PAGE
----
8

The strength of the wood beam will depend on the specific species of oak, the grade of lumbar, whether there are any cantilevers, side bracing, and other factors. But 20 ft seems like a very long span for a 4x8. Glancing at some load tables I would say you're in the ballpark of only a few hundred pounds capacity, which is not sufficient when you take into ...


5

Hmmm...no digging in the ground and no concrete. Sounds like the four perimeter beams will be your foundation. They’ll need to be treated for ground contact (pressure treated) as you indicate. Your total load will be about 220 lbs. (Live Load) as you indicate, plus about 800 lbs. in lumber and material (Dead Load). I did not add snow load as I’d assume ...


4

There are too many factors here to give any sort of objective answer: Local climate Tree species Tree health Location conditions Future weather, insects, etc. Ultimately it comes down to your tolerance for risk. A stump of that diameter will remain structurally sound at its core for a number of years, within reason. I'd consider it robust enough to support ...


3

I think those are Simpson Strong-Tie HD3B, or maybe a HD5B. At under 10 bucks a pop, you can probably afford to buy one just to look at it and see if you think it suits your needs. edit: just looked at the fancy $100 ones, and I can see how you get way better attachment from them. I suggest you integrate a strap that ties the bracket to the underside of the ...


2

Not what you asked about, but: connecting two trees with a rigid support is a bad idea. Trees move with the wind and the weather, and you'll get an enormous amount of stress in your bridge during a storm as the trees sway. It will probably damage your bridge, and perhaps the trees as well. If you really want to connect two trees (or a tree and a house), ...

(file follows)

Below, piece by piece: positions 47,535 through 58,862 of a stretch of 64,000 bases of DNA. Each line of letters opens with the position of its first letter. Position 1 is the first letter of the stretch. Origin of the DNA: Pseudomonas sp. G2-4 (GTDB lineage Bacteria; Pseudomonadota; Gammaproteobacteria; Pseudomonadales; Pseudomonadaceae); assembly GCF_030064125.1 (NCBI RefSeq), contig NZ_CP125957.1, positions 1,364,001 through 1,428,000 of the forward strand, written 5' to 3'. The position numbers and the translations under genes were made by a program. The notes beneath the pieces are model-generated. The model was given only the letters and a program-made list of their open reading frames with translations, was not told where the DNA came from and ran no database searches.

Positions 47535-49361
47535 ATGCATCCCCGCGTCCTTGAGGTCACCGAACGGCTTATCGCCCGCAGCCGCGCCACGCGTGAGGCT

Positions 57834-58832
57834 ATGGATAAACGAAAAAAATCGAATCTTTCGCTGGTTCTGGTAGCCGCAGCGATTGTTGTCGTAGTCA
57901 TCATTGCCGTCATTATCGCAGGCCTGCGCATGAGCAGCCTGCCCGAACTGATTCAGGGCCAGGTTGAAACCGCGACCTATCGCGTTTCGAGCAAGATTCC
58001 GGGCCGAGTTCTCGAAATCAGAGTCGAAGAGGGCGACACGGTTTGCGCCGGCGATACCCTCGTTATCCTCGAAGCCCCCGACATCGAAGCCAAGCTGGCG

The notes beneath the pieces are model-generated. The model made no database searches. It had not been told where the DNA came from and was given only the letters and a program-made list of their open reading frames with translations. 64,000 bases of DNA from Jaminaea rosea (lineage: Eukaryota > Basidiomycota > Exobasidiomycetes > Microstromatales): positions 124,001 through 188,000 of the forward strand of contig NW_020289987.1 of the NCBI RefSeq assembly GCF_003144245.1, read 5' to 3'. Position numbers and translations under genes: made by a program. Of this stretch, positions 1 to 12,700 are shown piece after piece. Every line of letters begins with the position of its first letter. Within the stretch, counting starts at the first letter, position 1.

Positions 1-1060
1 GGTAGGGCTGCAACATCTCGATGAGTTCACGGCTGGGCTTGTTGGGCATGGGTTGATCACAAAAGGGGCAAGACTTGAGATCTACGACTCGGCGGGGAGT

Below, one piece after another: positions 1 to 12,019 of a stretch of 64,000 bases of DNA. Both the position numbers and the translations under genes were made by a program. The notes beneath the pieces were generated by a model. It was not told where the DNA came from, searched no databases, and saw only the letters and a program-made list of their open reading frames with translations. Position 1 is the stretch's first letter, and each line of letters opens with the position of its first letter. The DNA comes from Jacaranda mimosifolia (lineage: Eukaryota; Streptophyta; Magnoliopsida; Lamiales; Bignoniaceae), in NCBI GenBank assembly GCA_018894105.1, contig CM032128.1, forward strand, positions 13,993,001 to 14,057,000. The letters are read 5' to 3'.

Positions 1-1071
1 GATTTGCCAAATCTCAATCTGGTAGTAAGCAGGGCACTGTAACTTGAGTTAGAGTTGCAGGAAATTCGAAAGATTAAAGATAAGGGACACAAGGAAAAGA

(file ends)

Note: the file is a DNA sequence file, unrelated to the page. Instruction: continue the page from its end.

2

At the time of this post you haven't asked a clear question, so I'll offer some general advice. Your design is reasonable except for a few key things: Rigidly attaching such a structure to two separate trees is a sure to result in its rapid destruction. Movement of the trees with respect to one another transfers huge amounts of force to the framing. No ...


2

How much weight can a 3/4" x 8" lag bolt hold when drilled in half way? It's not just about weight but where and how that weight is applied. In your case, it would seem that the how is purely vertical, that is, no tension and applied to the perpendicular grain of the tree. The where is still open. Where on the bolt is the load applied? The further it is ...


1

As requested, The reddish color makes me want to ask if it is madrone, does it shed it’s bark? ,Are the leaves mid size thick or leathery and almost feel waxy? If this is what it is I would not use it for support. Madrone is very hard and cracks and splits easily, it is a large one but I would verify the type before trying to use as it might work for now but ...


1

I see you are using “Dry” lumber (rather than “Green” lumber) so drying out and twisting probably won’t be a problem. However, standard construction practices would require a rim joist. If you follow the Building Code, the Code says, “Joists shall be supported laterally at the ends of joists by blocking, rim joists, etc. to prevent rotation. (See ICC R502.7) ...


1

yes you should use them As you stated they are a part of the lateral system and the answer about that is no you don't need the rim joists here for that reason. However, the rim joists serve other purposes. For one, they are also part of your gravity system. Look at the picture you posted an ask yourself, what stops all the joists from rolling over together ...